Romania names new prime minister after government collapse

16th October 2009, Comments 0 comments

President Traian Basescu named Croitoru to head the government after the collapse of Emil Boc's centre-right administration in a no-confidence vote on Tuesday.

Bucharest -- Lucian Croitoru, Romania's former representative to the International Monetary Fund, on Thursday became the country's prime minister ahead of key bailout talks with the IMF.

President Traian Basescu named Croitoru to head the government after the collapse of Emil Boc's centre-right administration in a no-confidence vote on Tuesday.

He now has 10 days to form a government and secure the approval of parliament.

Croitoru vowed to "do everything I can to fulfil my mandate. My priorities are to ensure that the presidential elections (on November 22) are properly organised and to keep to our commitments to the IMF, the EU and the World Bank."

President Basescu stressed that Croitoru was someone who was "independent" and well known for his "competence in economic matters" both at a national and an international level.

An economist by training and currently advisor to the head of the Romanian central bank BNR, Croitoru was Bucharest's representative to the IMF between 2003 and 2007.

His appointment, just a week before an IMF mission to Romania, could help persuade the Fund to send a new chunk of the loans as part of its 20-billion-euro (29.5 billion dollar) bailout.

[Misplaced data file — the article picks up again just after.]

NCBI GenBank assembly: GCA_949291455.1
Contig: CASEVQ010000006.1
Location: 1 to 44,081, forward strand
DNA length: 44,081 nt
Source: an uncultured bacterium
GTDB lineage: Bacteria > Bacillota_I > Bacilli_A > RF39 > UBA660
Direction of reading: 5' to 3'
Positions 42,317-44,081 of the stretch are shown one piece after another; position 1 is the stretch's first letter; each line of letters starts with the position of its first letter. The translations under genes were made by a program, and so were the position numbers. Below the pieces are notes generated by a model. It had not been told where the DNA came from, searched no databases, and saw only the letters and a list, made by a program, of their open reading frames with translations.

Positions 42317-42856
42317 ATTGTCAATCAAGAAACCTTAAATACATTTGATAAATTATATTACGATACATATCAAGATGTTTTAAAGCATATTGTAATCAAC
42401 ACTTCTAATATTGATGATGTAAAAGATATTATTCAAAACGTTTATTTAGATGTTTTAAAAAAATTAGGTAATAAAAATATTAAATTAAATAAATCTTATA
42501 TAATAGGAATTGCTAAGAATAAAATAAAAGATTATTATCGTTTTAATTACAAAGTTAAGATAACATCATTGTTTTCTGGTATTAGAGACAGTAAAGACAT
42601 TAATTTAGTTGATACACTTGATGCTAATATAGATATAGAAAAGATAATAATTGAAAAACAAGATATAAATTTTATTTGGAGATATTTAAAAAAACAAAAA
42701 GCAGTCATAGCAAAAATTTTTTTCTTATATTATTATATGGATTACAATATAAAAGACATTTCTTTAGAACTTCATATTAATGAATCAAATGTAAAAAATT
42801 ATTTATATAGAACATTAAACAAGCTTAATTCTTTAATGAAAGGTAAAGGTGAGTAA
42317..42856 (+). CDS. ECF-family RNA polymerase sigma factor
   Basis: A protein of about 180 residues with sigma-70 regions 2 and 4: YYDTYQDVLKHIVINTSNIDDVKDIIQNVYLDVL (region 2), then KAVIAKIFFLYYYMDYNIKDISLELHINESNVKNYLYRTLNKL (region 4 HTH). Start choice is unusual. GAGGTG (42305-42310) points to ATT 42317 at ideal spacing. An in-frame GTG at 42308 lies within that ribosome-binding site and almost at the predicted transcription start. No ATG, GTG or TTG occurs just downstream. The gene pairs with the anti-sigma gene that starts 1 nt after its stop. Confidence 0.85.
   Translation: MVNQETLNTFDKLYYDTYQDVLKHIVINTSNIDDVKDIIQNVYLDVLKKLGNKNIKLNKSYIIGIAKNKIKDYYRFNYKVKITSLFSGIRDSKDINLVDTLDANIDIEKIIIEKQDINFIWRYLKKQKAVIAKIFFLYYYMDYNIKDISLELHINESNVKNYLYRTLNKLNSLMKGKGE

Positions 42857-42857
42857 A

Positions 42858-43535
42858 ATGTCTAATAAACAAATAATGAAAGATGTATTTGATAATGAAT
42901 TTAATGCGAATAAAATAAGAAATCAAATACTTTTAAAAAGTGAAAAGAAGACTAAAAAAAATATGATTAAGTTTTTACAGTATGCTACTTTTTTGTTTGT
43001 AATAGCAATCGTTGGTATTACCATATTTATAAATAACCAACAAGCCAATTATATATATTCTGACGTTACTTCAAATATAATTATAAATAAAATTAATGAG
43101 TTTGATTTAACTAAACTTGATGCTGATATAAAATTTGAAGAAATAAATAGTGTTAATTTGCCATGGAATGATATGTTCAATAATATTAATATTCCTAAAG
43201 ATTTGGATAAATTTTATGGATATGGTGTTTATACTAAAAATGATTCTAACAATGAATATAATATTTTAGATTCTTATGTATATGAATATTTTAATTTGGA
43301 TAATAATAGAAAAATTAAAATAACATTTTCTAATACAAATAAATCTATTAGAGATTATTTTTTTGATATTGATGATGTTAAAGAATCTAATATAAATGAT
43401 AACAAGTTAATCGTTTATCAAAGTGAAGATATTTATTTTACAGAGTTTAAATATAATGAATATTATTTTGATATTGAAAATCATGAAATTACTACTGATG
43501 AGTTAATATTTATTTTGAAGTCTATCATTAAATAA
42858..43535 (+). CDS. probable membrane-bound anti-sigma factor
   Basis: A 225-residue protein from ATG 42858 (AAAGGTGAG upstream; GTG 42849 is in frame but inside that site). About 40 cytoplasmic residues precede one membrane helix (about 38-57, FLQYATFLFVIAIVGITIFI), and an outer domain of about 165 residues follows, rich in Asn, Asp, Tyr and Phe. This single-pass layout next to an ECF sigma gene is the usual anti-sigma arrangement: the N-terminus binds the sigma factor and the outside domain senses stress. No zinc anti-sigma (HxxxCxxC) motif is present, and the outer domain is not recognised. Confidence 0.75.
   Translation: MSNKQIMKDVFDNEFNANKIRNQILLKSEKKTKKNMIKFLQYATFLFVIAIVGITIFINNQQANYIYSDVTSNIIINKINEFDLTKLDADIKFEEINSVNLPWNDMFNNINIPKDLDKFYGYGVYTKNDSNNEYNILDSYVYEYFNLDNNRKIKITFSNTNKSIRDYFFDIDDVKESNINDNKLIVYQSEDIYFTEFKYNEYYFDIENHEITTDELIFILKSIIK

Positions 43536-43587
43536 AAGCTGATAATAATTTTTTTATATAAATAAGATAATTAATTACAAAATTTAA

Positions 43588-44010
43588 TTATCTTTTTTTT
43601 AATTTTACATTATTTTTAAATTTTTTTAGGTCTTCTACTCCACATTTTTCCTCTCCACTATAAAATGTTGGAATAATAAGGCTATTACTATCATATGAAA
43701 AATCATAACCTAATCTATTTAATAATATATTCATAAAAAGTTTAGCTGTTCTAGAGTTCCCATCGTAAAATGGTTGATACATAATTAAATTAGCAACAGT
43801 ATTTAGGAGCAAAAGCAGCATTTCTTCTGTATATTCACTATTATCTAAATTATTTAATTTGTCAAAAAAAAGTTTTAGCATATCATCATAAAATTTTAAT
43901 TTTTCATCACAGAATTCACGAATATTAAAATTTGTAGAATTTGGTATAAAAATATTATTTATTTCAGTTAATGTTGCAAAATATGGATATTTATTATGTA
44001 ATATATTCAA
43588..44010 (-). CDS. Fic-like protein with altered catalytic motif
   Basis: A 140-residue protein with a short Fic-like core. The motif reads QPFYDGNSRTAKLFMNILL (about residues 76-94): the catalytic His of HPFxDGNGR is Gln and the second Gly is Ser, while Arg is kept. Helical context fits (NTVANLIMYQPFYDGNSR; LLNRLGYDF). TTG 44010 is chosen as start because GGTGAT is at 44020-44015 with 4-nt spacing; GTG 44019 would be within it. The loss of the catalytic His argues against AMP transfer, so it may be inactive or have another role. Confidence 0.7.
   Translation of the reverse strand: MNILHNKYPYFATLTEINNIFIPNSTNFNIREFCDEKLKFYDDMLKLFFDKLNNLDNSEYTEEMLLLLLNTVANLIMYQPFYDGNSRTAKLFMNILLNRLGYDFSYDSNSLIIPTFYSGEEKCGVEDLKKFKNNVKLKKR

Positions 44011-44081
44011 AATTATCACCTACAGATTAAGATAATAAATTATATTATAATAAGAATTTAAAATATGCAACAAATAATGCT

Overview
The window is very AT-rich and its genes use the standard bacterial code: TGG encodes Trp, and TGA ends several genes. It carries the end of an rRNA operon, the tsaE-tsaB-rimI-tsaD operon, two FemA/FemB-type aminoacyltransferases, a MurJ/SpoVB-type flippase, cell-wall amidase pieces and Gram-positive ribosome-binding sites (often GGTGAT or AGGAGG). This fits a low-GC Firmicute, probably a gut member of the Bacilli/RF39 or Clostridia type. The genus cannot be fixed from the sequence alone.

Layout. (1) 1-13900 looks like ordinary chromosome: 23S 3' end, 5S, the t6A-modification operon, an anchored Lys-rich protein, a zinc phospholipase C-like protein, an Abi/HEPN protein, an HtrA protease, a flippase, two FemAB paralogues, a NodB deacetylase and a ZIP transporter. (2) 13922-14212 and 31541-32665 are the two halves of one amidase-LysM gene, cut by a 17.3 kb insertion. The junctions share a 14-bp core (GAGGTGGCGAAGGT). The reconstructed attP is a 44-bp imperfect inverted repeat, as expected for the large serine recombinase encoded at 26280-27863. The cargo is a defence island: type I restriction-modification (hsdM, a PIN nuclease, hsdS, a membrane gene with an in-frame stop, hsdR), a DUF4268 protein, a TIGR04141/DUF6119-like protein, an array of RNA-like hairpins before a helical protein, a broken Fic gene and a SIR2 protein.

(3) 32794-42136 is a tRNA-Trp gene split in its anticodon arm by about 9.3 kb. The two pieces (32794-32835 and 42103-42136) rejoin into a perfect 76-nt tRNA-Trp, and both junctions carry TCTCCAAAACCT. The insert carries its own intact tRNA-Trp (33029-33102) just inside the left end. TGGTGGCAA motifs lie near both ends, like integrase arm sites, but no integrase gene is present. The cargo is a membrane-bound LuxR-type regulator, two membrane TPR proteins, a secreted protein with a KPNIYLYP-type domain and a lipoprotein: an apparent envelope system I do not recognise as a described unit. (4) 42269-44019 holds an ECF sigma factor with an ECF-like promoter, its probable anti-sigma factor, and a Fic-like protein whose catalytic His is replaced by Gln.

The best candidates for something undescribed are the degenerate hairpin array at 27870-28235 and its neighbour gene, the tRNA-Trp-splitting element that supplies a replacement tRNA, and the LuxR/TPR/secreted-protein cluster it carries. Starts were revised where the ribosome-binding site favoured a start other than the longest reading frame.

On Wednesday, Basescu had warned: "If we fail to obtain the two tranches of loans, including that due between October and December, we risk finding it impossible to pay salaries and pensions."

Three opposition parties, the Social Democrats (PSD), the Liberals (PNL) and the ethnic Hungarian UMD party had put forward their own candidate for the job: Sibiu Mayor Klaus Iohannis.

Iohannis was elected last year for a third term as the mayor of Sibiu, Europe's cultural capital in 2007. He is widely credited with turning the city into one of Romania's most popular tourist destinations thanks to the extensive renovation of its old centre.

Under the Romanian constitution, the president appoints the prime minister after consultation with the parties represented in parliament.

Boc is the first Romanian prime minister to be ousted by a vote of confidence since the fall of the communist regime in 1989.

Basescu urged the opposition to support his choice.

"The deepening political crisis is beginning to have economic effects," he said. "I call on all parties to understand that Romania urgently needs an effective government."

Romania is already braced for a presidential election on November 22 and the collapse of the government has plunged the country into political crisis as it battles a deep recession.

The instability could jeopardise crucial economic reforms agreed as part of the IMF-led bailout.

The IMF, the World Bank and the European Union agreed to lend Romania 20 billion euros in exchange for reforms, including an overhaul of its pension system and pledges to cut the public deficit, which is expected to top 7.3 percent of gross domestic product this year.

AFP/Expatica

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